There is insufficient evidence from research studies to develop robust evidence-based radiographic selection criteria for periodontal disease. While the panoramic radiograph can offer a dose advantage over large numbers of intra-oral radiographs, it may be considered as an alternative imaging modality, if available. This may be the case when there are other concurrent problems for which radiography is indicated (i.e. symptomatic third molars, multiple existing crowns/heavily restored teeth, and/or multiple endodontically-treated teeth in a patient new to a practice). The use of radiography should be view as secondary to a detailed clinical examination in the diagnosis of periodontal diseases. Access to previous radiographs may be useful in assessing the rate of disease progression (5).

Guidelines for the use of dental radiography in periodontal disease are shown in Table 5.


Suggested selection criteria for panoramic radiography

The general recommendations are detailed below:

• Where a bony lesion or unerupted tooth is of a size or position that precludes its complete demostration on intra-oral radigraphs.

• In the case of a grossly neglected mouth, with significant numbers of clinically-determined carious lesions and periapical pathology, along with established periodontal disease (other than simple gingivitis) and where there is pocketting greater than 6 mm in depth.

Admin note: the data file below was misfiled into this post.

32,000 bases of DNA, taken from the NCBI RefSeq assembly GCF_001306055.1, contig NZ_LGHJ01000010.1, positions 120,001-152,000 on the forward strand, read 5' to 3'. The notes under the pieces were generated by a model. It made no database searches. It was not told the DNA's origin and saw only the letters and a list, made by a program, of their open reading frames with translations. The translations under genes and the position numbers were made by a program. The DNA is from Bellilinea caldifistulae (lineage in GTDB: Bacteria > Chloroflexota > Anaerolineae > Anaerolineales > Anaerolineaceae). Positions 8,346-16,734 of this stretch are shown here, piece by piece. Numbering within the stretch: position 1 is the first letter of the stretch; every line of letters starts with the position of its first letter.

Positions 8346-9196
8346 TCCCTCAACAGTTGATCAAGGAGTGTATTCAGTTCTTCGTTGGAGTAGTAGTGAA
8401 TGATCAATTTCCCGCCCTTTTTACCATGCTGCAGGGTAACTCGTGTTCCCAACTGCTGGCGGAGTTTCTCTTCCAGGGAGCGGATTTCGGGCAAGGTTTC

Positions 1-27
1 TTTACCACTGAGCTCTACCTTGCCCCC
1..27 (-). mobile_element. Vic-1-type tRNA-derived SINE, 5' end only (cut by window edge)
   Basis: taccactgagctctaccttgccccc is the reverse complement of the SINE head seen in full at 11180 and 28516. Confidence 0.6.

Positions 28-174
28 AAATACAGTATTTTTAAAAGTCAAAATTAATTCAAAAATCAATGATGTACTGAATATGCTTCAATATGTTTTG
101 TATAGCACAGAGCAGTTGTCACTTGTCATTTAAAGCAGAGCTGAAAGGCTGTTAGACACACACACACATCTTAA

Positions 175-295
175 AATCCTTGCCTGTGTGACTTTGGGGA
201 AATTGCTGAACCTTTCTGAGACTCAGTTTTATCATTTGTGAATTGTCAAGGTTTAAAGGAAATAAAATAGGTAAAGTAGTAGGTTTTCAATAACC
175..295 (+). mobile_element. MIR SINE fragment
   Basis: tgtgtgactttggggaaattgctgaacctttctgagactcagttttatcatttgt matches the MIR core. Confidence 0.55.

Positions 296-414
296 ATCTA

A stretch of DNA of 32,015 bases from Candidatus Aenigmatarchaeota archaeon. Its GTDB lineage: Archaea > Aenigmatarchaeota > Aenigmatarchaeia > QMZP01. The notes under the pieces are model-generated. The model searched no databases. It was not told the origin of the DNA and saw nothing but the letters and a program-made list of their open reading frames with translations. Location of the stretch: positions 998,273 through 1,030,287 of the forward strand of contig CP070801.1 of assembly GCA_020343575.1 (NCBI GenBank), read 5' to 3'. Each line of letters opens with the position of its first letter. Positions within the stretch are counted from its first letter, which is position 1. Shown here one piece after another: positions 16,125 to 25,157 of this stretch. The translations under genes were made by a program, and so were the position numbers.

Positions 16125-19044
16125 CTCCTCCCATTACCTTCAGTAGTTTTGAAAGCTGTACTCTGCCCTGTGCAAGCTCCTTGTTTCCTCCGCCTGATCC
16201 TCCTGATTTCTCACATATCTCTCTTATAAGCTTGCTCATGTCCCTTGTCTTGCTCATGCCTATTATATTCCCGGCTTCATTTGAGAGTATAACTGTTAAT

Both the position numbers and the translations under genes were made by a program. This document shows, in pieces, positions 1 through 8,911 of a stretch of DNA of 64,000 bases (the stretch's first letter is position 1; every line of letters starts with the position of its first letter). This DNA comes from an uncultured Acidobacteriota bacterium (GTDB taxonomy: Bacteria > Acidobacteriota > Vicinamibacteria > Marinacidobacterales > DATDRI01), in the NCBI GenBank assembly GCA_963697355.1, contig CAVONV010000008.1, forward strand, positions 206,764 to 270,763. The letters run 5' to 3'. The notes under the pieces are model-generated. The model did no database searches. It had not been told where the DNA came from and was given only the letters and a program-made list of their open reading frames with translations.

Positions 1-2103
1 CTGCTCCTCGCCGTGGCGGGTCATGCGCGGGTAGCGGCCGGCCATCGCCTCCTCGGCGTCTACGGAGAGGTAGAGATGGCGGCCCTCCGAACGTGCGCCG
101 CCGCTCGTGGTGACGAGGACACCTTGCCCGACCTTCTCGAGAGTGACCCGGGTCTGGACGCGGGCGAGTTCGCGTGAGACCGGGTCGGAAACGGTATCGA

• For the assessment of wisdom teeth prior to planned surgical intervention. Routine radiography of unrerupted third molars is not recommended.

• As a part of an orthodontic assessment where there is a clinical need to know the state of the dentition and the presence/absence of teeth. The use of clinical criteria to select patients rather than routine screening of patients is essential

• Panoramic radiographs should only be taken in the presence of specific clinical signs and symptoms. There is no justification for review panoramic radiography at arbitrary time intervals

The European Recommendations have been shaped to reflect the most frequent radiographic practices within General Dentistry.



The main conclusion of this study was to emphasise that ‘All patients must have a clinical history taken prior to any radiological examination and when radiographs are clinically indicated, intra-oral radiographs should be considered first because of their better detail and lower radiation dose".

Within Spain, it is necessary to change the dentist’s attitude to the use of ionising radiation. This requires a readjustment to the new regulations on radiological safety of the patient and also to reinforce the need for justification for all radiographic examinations used in dental radiological diagnosis.



This paper has been made thanks to a Post Doctoral Grant of the University of Murcia for the dissemination of the European Dental Guidelines on Radiation Protection in Dental Radiology. Acknowledgement is made to the staff of the Department of Dental and Maxillofacial Radiology, The School of Dentistry, The University of Manchester, M15 6FH, U.K. In addition, the authors would like to express their thanks to The Faculty of General Dental Practitioners (UK) and The Royal College of Surgeons of England for allowing the use of their material to be translated into Spanish and to be published within this document.



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Prof. Yolanda Martínez Beneyto
Hospital Universitario Morales Meseguer
2ª Planta, Clínica Odontológica Universitaria
Marqués de los Vélez s/n, 30008 Murcia

Received: 15-02-2006
Accepted: 30-01-2007